2-in-1 laptops are becoming more common, integrating aspects of tablets (e.g., the touchscreen), with what we expect from laptops (desktop computer programs, a CD drive, etc.). But, now that all tablets seem to have available keyboards, are you ready to begin using a tablet as your laptop? The second question to consider, if tablets are poised to double as a laptop, is which tablet is right for you? Let’s compare the Surface with the iPad and decide which tablet is the better “laptop” option.
Microsoft is advertising the Surface as a powerful business tool, and it is. However, that doesn’t mean the iPad is only for use at the local coffee shop. Microsoft did develop their own keyboard, while Apple was content to let third party manufacturers handle theirs. However, this fact doesn’t make an iPad second tier in quality or usefulness.
One advantage the Surface does have are digital connectors. These allow the keyboard direct access. The iPad wasn’t designed this way, which makes Bluetooth a requirement for iPad keyboards. This is another drain on your iPad battery and it can affect the iPad’s usefulness. Surface keyboards also have a trackpad, which makes for more of a laptop feel.
However, once everything is connected, the iPad reminds us why Apple products have such a following. The iPad is lighter and better suited for travel. If you will be carrying the device for long periods, you’ll definitely appreciate the iPad’s lighter weight. The Surface, however, has a better aspect ratio for video. Ironically this makes it the better ‘toy.’ Of course, in no way does this make it less of a business machine.
Microsoft Office is a big selling point in regards to productivity. However, the Surface Pro 2 doesn’t come with a free version of Office. This flagship Microsoft program does come with the non-pro Surface 2. This factor alone may make the Surface 2 the best of the Microsoft tablets to use as a laptop. On the other hand, iPad now has free Office apps. There is a catch. The Office apps are read-only, unless you get a $7/month subscription to Office 365.
In the end, two of the most important factors are price and the amount of storage space needed. The Surface Pro 2 provides greater processing power, while sacrificing a little portability. The Surface 2 is the least expensive choice. Apple’s iPad’s are lighter, feature better displays, and have a longer battery life. The final factor might be App selection. Apple clearly has the lead here, as their product has been around much longer.
If you are ready to begin using your tablet as your laptop, there are several choices. None of the choices are perfect for everyone, but as tablets have matured they have become more versatile. It is possible to make this step, as long as you choose based on your own specific needs.
Amazon ruled the holiday season last year with the affordable Kindle Fire. This year the Kindle Fire HD is their new product, but it faces tough competition from the Google Nexus 7 and the Nook HD. Another wild card thrown into the mix is the iPad Mini. At $329 (US), it clocks in with a far greater price tag than the competition—but it’s an iPad. Will that make it steal the season? Read on to see how its specs match up against the Kindle Fire HD.
Starting with the dimensions and feel of the device, iPad gets the edge. The height and width are similar, but the iPad is significantly slimmer. Also, while the plastic and rubber Kindle is easy to grip, the black and white versions of the iPad are much more stylish. The iPad is also the lighter device, but both weigh so little, it makes the difference negligible.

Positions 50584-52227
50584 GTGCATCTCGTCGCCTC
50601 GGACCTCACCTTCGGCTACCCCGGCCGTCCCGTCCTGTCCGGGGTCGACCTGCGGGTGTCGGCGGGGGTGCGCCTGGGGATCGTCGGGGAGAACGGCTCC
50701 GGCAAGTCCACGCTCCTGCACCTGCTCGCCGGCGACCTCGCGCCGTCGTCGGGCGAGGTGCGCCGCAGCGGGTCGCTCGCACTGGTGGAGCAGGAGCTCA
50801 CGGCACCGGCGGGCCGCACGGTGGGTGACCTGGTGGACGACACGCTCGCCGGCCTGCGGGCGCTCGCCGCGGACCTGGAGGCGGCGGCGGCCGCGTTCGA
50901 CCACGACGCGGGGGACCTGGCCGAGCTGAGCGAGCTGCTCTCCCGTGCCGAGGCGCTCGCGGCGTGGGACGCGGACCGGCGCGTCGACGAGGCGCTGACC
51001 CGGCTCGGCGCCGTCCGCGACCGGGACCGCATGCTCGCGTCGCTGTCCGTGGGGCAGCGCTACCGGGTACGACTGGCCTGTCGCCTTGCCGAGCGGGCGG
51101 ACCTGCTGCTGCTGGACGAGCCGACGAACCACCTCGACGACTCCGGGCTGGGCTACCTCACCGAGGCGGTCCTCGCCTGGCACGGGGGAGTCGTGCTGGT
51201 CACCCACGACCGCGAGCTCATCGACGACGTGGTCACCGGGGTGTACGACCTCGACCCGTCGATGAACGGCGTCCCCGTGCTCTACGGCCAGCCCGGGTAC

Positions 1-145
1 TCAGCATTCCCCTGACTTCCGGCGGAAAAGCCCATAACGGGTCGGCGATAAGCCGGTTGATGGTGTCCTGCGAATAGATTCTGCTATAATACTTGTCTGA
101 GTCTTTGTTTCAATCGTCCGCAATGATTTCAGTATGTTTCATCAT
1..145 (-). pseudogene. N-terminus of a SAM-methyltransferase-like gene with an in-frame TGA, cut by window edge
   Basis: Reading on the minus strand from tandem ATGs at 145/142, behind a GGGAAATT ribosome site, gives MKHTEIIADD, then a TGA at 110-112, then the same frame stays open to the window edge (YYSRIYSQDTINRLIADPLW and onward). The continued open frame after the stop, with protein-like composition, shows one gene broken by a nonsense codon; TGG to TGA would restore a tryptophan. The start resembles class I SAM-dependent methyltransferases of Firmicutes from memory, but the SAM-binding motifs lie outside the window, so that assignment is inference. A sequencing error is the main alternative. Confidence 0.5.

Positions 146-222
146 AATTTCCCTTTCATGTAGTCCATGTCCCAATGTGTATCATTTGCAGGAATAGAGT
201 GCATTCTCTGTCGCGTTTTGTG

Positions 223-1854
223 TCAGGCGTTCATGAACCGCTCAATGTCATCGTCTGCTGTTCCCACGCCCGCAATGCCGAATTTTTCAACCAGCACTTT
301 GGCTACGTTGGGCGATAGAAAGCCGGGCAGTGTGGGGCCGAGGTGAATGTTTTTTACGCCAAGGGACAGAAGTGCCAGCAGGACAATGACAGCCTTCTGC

Just going straight up by the numbers, the Kindle shockingly beats out the iPad in the display category. Apple is used to being on top here, but when Amazon says HD, they mean it. You get nearly an extra inch of display from the iPad—216 (Kindle) verses 164 (iPad) pixels per inch puts Amazon on top.
In processing power, the Kindle wins again with a 1.2GHz chip versus the 1.0 in the iPad. It’s a small difference and both tablets should be fine, but the Nexus beats them both soundly here since both are dual core. The Kindle Fire HD, however, has a likely edge in RAM over the iPad with 1 GB versus an expect 512 MB (which explains why Apple is being quiet on this topic).
Memory gives the advantage to iPad with a 64 GB model available, but you will definitely pay for it. The same is true about the 3G/LTE model iPad. Kindle is only wifi right now, but an 8.9 inch 4G Kindle Fire is due out soon.
Battery life is comparable on the two. iPad gives you the edge in cameras since the Kindle doesn’t have a front facing camera (believe it or not, that is probably the biggest advantage of the iPad overall). The other big victory for the iPad is that it has a huge app store, but the Kindle app store isn’t bad either.
The verdict: If you want a sleeker looking device with somewhat better software, the iPad is for you. If you want the nicer display with a far smaller price tag then the Kindle Fire HD wins out hands down. Sorry Apple, maybe next year.
Although Apple hasn’t officially confirmed it yet, there have been many rumors about the specifics of the iPad 3. Based on these rumors, iPad 2 owners have started to sell their tablets; eagerly waiting for the announcement of the iPad 3, which is scheduled for March 7. People are speculating about every possible new feature for the new generation of iPads. The additions, which I’ll discuss later, haven’t been officially confirmed by Apple yet, but there are a few interesting rumors circulating around at this point. In December 2011, there had been plenty of rumors about two versions of the iPad 3: a mid-range version and a high-end one. The mid-range version is thought to be a mini iPad 3, while the high-end version is about the same size as the current iPad. (more…)